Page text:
4 Methods To Build eLearning Websites With And Without Coding

4 Methods To Build eLearning Websites With And Without Coding
Summary: Every educator faces a dilemma when deciding to launch an eLearning website: What tool/tech to use to build it? How much of coding skills are needed? How the options compare in features and cost? How much customization is possible? What similar sites are using? This is a brief guide on all the options you have when you build eLearning websites!

How To Build eLearning Websites: With And Without Coding

The article upon how to build eLearning websites is based upon my experience with hundreds of eLearning websites that I have come across while working with them in my company and my technical analyses of some globally prominent eLearning websites like Udemy, Coursera, etc. The categorization of website development into 4 methods is primarily on the basis of coding skills required to build a site. I have then tried to explain pros and cons for each of them on the basis of following - Technical Skill vs. Features vs. Scale vs. Customization vs. Cost vs. Time vs. Inhouse/Outsource. A separate section discusses options to use for course video streaming on your eLearning website.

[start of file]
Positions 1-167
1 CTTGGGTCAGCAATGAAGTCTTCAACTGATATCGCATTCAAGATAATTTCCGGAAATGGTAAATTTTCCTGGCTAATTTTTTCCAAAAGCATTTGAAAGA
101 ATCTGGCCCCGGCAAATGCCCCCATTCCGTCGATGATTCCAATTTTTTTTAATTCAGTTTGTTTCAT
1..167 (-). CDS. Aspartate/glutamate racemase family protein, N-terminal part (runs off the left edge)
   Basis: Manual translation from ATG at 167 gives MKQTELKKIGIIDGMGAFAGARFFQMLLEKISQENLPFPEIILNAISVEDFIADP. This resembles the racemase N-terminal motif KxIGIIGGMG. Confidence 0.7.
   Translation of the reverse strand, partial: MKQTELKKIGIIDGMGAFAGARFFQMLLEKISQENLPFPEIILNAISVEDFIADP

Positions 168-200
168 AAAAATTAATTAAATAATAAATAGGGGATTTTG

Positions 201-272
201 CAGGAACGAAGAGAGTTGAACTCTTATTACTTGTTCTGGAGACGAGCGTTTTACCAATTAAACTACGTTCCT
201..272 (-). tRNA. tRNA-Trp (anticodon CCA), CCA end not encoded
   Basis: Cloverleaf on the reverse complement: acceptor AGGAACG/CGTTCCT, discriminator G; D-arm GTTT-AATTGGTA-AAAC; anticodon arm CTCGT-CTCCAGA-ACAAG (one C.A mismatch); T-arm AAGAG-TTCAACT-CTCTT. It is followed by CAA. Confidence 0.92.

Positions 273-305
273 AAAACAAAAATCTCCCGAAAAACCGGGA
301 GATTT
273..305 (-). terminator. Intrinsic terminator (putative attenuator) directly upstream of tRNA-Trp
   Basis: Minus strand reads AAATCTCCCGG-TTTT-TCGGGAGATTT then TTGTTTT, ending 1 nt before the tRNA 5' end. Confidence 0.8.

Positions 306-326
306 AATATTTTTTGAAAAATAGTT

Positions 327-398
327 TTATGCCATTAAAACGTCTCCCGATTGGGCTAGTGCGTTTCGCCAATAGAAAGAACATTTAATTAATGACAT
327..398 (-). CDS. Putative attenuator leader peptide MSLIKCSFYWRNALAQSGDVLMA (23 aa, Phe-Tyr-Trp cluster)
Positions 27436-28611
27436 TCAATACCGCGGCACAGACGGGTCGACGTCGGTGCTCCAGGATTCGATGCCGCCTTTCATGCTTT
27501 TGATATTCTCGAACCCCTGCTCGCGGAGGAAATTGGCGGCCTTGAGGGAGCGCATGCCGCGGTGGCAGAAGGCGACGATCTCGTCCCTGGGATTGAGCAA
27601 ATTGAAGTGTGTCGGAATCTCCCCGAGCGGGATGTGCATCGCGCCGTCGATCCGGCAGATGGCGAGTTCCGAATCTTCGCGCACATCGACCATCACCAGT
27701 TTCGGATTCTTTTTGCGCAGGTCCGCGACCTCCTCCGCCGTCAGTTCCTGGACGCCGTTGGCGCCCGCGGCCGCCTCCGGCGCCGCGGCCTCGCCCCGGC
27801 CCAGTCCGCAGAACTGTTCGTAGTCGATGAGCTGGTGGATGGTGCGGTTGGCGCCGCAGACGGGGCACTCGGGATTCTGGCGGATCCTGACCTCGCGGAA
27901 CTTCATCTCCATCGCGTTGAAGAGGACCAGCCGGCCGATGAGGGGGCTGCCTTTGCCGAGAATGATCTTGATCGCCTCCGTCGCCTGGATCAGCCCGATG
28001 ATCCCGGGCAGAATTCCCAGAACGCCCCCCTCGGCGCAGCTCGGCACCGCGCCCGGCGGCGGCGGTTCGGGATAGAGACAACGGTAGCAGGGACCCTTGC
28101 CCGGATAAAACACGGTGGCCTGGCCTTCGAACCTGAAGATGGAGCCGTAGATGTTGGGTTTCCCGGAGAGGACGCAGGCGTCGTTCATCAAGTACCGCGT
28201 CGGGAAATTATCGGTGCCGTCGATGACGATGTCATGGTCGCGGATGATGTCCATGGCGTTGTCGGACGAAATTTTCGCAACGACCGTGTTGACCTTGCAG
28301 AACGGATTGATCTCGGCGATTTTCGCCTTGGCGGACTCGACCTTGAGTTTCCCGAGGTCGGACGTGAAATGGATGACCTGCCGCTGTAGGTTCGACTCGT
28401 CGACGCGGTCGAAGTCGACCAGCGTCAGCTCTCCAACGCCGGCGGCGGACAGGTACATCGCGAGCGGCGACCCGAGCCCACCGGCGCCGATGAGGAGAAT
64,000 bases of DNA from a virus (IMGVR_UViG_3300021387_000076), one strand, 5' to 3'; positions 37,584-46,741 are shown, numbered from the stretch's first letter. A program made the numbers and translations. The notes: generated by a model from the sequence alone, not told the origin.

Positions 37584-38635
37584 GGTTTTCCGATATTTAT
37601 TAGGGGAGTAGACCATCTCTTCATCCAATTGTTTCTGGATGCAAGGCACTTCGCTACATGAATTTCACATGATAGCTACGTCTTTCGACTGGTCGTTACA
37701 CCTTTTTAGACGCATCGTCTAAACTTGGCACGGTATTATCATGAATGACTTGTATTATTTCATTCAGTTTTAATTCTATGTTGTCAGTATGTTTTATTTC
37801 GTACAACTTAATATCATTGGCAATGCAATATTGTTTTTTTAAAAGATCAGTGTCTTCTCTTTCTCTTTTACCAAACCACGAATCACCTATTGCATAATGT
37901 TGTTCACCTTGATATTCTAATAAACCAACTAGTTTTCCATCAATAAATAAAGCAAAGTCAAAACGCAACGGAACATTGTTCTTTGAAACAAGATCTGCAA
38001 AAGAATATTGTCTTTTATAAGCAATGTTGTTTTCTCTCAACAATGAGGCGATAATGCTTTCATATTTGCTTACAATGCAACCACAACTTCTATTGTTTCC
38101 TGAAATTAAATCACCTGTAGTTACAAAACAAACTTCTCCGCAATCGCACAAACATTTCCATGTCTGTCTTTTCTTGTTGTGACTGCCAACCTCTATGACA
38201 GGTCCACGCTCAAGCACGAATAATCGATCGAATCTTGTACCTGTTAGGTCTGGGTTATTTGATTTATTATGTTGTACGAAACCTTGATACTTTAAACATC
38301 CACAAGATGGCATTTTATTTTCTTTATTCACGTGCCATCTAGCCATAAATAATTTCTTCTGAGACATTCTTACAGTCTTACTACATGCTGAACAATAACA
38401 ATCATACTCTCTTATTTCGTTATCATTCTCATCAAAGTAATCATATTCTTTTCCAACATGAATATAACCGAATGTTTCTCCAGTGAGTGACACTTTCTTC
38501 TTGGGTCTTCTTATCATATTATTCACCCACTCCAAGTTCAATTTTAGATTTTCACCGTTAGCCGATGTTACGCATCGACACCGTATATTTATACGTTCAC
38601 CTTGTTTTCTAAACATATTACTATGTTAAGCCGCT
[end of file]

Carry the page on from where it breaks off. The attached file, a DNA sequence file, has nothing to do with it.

1. Code From Raw - PHP, ASP, JAVA, Node JS as options.
  2. Moodle, CMS: WordPress, Joomla etc. - Little coding required, themes and plugins combined to launch.
  3. Ready to launch generic websites with provided themes like Weebly.
  4. Ready to launch teaching sites like Teachable, Thinkific, etc.

CMS , PHP, LMS e-learning website

1. Code From Raw: PHP, ASP, JAVA, NodeJS

This is primarily done by individuals or businesses who have a developer in their team or outsource it with the major objective to serve a large number of students with lot of custom features in place.

Technical Skill

Good level of coding is required. Each part of site, user management, course pages, etc. is to be coded from scratch. PHP, ASP, NodeJS all are good technologies to work in. NodeJS is the newest one, while PHP is currently being used by lot of popular sites. There is no strictness amongst choosing amongst the languages; it is recommended to go with the language in which the development team is most comfortable and experienced with. Server and Database has also to be setup along with these sites. For large cases a dedicated server in your own country or something global like AWS will be good. For small cases, shared hosting by Godaddy etc. is also good enough.